Words By/Robert Frezza
Photos By/Dove Shore
Ladygunn recently sat down with Rising Star reality singing competition winner Jesse Kinch to talk about the music industry, growing up in the social media age, and his Jim Morrison-esque fashion vibe.
Growing up on Long Island did you always picture yourself as a rock singer?
Yes, but that was just part of my personal blueprint. I was playing guitar as early as age 6 and began singing at age 11. I began writing songs at age 12. It was impressed upon me at a very early age that I should strive to be the complete artist and performer. I heeded that advice and that has always been my focus. I have many layers as a singer and many have taken notice of this.
You were featured on ABC’s reality singing competition Rising Star. What was that experience like?
It was a great experience and I was supercharged and ready for it. The show was almost a perfect fit for me. Almost all of my song choices were accepted and the musical director of the show, Ray Chew, and I quickly developed a friendship and great respect for each other. Ray realized I knew exactly what I was doing and fully trusted my musicianship and song arrangement ideas. With his great band behind me and our mutual trust and respect for each other, I was able to be fully ME on the show. I formed many friendships with other contestants on the show and also with host Josh Groban, judges Brad Paisley, Kesha, and Ludacris. Playing live all summer to 5 million people a week and winning the competition wasn’t bad either.
Following Rising Star, you signed with Capitol Records, then left due to creative differences. Can you explain what happened?
A record deal with Capitol Records was part of the prize for winning Rising Star. The very next day after winning Rising Star I was called into the offices of Dick Clark Productions/ABC and was promptly greeted with, “How do we fit a square peg into a round hole?” You see, everything I stood for and represented on Rising Star, everything that 5 million people a week embraced and voted for with great passion, Capital Records ignored. I went on to Rising Star with a platform to show that there are REAL artists out there that can play an instrument, write and compose their own songs without multiple co-writers, and perform them without a mass contingent of dancers spinning on the floor and jumping out of the ceiling, the unbearable auto tune and so much more that lends to the word FAKE. I still feel the music consumer is screaming for REAL.
Long story short I was asked to cut my hair, dress differently, and accept and follow the manufactured cookie cutter mold. I was asked to abandon all that won me Rising Star, I was asked to turn my back on all the fans who supported me every week and who had sent a clear and powerful message to the industry as to the kind of music and music sensibility they voted for and wanted. The powers that be turned their backs on me and to the millions who voted for me every week. I could not and would not SELL OUT at any price. If an artist does not paint his or her own canvas then they should not call themselves such. Thankfully I was signed to a new label (Curb Records) who understood and supported my music vision 100%. My debut album I’m Not Like Everybody Else is available in record stores, Amazon, on both vinyl and CD, and on iTunes, as well as, other streaming services.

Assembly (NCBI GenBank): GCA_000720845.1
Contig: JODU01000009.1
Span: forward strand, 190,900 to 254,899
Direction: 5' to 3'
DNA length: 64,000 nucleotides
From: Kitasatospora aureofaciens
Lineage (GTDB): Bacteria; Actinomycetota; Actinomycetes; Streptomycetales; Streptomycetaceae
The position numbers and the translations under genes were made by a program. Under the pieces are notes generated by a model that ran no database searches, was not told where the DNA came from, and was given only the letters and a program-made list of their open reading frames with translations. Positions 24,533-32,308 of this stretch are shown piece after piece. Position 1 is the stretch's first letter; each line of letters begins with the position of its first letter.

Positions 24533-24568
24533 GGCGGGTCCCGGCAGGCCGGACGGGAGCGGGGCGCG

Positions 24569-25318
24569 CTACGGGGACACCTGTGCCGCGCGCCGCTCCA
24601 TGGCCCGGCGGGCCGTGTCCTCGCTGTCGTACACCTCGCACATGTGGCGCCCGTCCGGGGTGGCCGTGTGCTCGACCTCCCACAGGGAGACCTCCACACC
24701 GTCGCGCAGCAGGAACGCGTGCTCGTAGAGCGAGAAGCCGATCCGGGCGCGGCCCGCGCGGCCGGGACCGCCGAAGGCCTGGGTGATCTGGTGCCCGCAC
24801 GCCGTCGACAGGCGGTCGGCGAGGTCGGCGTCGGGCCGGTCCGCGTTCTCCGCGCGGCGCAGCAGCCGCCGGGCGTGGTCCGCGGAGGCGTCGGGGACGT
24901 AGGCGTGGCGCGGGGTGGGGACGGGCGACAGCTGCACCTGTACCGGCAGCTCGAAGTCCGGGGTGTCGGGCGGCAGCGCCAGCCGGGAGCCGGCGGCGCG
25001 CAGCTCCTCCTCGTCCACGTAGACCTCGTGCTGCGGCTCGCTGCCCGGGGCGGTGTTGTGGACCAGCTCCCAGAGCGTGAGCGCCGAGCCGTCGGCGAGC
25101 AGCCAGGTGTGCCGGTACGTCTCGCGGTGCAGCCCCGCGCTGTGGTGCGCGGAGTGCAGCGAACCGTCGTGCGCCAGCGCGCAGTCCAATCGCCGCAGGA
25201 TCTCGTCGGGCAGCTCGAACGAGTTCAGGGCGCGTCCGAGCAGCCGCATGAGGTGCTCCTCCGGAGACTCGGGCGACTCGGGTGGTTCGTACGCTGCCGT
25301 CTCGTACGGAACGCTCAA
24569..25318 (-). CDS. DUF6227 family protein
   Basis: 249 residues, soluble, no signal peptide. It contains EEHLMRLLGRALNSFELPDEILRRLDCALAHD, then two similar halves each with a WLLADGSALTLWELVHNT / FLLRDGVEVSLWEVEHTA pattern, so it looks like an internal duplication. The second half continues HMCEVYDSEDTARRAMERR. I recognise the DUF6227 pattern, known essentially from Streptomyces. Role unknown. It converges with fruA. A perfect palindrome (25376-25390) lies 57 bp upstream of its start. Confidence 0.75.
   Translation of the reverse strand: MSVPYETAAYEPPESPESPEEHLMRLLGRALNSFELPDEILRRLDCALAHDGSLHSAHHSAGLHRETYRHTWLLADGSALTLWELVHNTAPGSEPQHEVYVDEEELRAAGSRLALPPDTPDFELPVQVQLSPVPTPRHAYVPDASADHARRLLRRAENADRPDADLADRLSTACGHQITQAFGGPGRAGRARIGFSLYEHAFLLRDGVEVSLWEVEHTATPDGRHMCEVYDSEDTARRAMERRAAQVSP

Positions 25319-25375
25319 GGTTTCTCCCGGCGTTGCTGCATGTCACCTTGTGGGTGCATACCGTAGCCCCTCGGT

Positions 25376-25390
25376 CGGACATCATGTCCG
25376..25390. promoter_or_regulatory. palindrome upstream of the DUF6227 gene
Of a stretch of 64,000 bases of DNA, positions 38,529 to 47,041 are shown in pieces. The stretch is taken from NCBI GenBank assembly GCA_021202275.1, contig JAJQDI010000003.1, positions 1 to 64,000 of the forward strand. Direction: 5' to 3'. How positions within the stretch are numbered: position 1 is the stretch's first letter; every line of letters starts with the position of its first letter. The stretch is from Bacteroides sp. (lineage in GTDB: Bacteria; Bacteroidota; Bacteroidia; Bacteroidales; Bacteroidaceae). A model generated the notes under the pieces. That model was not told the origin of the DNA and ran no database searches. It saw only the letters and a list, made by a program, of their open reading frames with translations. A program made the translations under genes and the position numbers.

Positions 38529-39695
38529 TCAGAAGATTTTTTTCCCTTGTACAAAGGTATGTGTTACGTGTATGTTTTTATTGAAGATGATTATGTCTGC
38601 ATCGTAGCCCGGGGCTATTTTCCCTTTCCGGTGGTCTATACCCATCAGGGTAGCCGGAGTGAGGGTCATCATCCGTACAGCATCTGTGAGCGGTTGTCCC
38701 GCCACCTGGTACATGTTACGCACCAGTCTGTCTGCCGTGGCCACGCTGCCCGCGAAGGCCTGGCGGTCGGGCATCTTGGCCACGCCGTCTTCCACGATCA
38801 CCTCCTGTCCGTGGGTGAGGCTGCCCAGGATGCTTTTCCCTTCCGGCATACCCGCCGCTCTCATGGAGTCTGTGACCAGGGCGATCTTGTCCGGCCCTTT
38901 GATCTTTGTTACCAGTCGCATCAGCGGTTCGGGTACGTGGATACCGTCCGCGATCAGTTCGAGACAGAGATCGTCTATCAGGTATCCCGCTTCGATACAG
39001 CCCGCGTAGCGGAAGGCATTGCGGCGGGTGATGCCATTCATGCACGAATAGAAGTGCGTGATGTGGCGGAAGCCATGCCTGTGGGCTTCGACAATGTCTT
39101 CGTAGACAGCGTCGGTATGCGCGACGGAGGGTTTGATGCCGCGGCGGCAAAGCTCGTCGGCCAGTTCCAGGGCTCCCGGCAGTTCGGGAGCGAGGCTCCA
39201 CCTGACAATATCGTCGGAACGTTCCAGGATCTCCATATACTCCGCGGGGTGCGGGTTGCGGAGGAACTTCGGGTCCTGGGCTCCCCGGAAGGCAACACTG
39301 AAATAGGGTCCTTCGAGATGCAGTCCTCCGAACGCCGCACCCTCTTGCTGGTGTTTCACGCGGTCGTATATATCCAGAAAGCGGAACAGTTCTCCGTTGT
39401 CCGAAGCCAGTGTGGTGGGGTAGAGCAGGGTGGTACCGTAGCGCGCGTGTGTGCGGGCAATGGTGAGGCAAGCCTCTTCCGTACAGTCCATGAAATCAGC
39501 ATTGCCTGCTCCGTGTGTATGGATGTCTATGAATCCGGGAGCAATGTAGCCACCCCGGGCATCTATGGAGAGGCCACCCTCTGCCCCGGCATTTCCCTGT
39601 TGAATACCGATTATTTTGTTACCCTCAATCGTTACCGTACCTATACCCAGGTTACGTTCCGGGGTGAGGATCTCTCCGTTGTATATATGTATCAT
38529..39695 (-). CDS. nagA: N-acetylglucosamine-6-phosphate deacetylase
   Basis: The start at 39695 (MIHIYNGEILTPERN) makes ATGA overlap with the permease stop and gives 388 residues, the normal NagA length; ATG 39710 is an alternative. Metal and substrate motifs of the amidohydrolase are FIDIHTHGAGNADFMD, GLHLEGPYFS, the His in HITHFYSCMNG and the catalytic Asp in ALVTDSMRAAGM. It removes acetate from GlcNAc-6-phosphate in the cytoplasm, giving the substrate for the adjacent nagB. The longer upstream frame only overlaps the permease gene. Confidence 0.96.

Were there any challenges in putting the album together? Did you listen to anything prior to the writing and recording process for inspiration?
There was some urgency early on to possibly get all the tracks down and presentable within 30 days and also coming in on budget. We accomplished the miracle of getting the tracks down in 30 days and the album also came in under budget. We were a precision team in the studio 13 hours a day seven days a week. My inspiration for the album came from everything I had listened to, admired and absorbed, since age 6 and by the many greats who paved the way and are embedded in my musical soul.
You grew up in such a different time where everything is social media and where viral videos are the big thing. What are your thoughts on that?
The plusses of social media are numerous and obvious for music artists. However, one must be very careful with overexposure. What is missing today is the mystery, anticipation, and imagination in this time of social media… like opening a Christmas present and wondering what is so special inside and being so happily surprised at what you see. There is a coldness to some aspects of social media and the way we buy music. Going to iTunes and simply downloading music is just cold and empty. For example, I love buying a vinyl record or CD and opening them like a Christmas present and then seeing all the songs inside, the names of the songs, the writers, the credits, the lyrics, the artwork and pictures.
What is your fashion sense when touring? What is your favorite thing to wear on stage?
I love a free flowing look, I love long hair, love long sleeve button down shirts (Zara, Robert Graham, INC, Guess, John Varvatos, TopMan) I love cool things on my wrist and sometimes neck, love Frye Harness Boots love the layered look too with a smart rock look jacket. Love boot cut jeans. My favorite thing to wear on stage? Hmmm… A Fender Stratocaster or a Gibson Les Paul guitar.
You can catch Jesse Kinch on tour in Bethel, NY at the Bethel Woods Center for the Arts where he will partake in a Woodstock 50th Anniversary Commemoration Concert.
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